Pit, or pitocin, is one of the most commonly used medical interventions in childbirth. I have seen estimated statistics as high as 60% of births using pitocin to induce or augment labor. Pitocin is used to induce labor, “speed up” labor, and routinely after birth to help prevent hemorrhage. Pitocin can cause labor patterns to be unnaturally difficult for mom and baby, often leading to other medical interventions and eventually even c-sections sometimes, that could have been avoided had pitocin not been administered in the first place. Is this always the case? Absolutely NOT. We completely recognize the need for labor induction and augmentation sometimes, and have personally seen pitocin-augmented deliveries go smoothly. But it’s not often the case, and many care providers don’t mention the difference between synthetic oxytocin (aka Pitocin) and natural oxytocin produced by mom’s body when she’s in labor. There are differences, and they effect mom and baby and labor differently. In fact, in 2013, ACOG released a statement about a study regarding Pitocin and the negative effects on newborns:

“As a community of practitioners, we know the adverse effects of Pitocin from the maternal side,” Dr. Tsimis said, “but much less so from the neonatal side. These results suggest that Pitocin use is associated with adverse effects on neonatal outcomes. It underscores the importance of using valid medical indications when Pitocin is used.” (source).

Just a few weeks ago, another study was released indicating a significant relationship between the use of pitocin and postpartum depression in mothers. The study results showed that, for women with a history of anxiety or depression, exposure to synthetic oxytocin during birth increased their chances of having postpartum depression/anxiety by 36%. In women with no previous history of anxiety or depression, their risk was increased 32%. These are not small numbers, folks. And keep in mind, this is only the percentage of women who were diagnosed and treated with medication. How many thousands of women struggle through their postpartum time with undiagnosed PPD or anxiety because they are afraid to tell anyone, or don’t even recognize it? I know I am one of them.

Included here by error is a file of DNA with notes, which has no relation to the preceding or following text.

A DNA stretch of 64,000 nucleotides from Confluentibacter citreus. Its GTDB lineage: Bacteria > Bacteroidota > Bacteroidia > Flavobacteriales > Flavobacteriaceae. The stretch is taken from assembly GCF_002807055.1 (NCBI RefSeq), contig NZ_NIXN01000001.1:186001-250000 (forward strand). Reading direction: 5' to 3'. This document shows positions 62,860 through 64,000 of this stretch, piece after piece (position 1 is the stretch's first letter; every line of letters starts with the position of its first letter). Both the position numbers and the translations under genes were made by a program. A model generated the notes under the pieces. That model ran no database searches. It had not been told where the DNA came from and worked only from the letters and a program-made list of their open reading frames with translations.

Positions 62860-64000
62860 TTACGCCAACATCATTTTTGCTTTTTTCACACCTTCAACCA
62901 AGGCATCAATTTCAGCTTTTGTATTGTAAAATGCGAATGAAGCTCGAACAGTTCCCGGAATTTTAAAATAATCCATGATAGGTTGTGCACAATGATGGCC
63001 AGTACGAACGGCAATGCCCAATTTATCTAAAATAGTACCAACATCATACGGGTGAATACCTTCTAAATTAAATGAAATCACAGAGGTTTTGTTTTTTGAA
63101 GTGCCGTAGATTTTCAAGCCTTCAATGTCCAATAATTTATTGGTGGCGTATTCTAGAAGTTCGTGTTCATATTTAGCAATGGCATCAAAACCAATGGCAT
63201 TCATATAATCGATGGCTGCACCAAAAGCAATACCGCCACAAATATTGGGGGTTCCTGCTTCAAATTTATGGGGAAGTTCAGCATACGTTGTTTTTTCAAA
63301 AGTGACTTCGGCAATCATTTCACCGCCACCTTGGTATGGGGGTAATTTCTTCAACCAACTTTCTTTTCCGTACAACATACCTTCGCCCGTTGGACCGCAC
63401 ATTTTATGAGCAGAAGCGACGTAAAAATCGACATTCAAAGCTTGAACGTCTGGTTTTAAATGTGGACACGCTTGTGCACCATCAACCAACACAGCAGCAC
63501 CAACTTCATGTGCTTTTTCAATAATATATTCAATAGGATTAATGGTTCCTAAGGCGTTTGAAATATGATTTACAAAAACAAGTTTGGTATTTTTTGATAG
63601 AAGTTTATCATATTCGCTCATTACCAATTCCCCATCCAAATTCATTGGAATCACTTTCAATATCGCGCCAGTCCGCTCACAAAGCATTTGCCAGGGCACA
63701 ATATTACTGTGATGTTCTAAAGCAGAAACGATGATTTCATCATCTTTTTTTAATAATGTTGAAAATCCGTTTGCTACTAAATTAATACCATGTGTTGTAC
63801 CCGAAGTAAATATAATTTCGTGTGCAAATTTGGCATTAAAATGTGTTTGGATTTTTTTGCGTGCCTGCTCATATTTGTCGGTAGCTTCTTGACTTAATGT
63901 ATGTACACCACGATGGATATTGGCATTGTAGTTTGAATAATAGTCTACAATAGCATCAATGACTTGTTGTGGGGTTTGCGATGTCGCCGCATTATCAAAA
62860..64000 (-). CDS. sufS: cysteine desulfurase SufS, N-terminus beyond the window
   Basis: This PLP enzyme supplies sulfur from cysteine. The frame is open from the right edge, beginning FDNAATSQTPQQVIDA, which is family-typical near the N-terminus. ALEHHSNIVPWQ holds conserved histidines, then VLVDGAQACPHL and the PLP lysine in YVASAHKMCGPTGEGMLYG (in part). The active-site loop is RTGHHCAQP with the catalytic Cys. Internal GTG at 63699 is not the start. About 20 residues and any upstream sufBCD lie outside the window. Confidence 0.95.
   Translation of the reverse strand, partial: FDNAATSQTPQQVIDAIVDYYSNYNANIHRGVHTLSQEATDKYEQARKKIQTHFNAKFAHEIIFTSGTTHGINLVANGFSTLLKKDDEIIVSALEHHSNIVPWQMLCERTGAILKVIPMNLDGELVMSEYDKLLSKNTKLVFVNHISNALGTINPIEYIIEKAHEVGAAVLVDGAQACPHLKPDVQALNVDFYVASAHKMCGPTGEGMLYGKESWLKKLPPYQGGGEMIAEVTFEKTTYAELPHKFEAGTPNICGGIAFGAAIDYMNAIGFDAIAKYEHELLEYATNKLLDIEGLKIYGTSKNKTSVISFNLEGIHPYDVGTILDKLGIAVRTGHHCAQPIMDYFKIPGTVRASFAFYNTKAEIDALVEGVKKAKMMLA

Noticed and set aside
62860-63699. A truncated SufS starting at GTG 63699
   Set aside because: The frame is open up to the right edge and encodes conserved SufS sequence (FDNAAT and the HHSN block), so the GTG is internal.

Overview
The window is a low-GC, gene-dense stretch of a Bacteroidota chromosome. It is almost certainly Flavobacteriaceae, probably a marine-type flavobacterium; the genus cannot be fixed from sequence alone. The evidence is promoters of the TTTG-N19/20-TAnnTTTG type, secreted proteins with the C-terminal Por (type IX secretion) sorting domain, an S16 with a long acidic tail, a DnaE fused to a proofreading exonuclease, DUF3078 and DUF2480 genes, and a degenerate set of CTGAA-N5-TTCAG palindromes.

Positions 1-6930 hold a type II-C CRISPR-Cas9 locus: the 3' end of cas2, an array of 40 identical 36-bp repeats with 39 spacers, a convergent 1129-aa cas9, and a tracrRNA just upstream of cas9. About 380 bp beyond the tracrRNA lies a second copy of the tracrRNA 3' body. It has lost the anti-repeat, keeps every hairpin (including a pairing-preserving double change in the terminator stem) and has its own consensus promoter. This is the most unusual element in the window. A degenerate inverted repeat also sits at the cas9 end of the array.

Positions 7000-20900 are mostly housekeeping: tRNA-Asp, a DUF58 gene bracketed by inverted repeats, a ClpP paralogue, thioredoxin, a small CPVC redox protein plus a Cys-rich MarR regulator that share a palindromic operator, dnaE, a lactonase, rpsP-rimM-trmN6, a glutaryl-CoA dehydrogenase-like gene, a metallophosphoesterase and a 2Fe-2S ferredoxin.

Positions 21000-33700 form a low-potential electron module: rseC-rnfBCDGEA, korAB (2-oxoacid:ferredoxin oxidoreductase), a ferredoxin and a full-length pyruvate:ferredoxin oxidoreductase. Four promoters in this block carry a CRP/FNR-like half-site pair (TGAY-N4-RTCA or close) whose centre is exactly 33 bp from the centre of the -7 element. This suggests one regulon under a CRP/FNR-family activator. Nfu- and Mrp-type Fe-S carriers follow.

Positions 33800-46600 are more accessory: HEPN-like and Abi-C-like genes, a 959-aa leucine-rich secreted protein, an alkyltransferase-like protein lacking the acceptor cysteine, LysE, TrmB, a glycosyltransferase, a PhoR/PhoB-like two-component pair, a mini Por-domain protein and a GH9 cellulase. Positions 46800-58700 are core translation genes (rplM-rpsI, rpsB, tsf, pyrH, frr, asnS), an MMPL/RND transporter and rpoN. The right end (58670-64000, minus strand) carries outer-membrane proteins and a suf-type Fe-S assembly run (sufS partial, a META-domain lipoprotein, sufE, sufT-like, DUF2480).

So, what’s a woman to do? When her care provider is suggesting induction, or her natural labor pattern is not “fast enough” or “progressing well,” or her care provider uses pitocin as standard protocol post-delivery, is she supposed to just say no and hope for the best? No! While we absolutely recognize the need for pitocin sometimes, I think we can ALL agree that it is significantly overused, and often leads to a string of events commonly called the “cascade of interventions.”

Over the next few weeks, I hope you’ll join me as I discuss some alternatives to pitocin for induction, labor augmentation, and post-birth, as well as share some resources for moms who are struggling with PPD. Stay tuned!

Standard Disclaimer: Doulas are NOT medical professionals, and anything that is suggested or mentioned as an option on this blog should always be discussed with your care provider.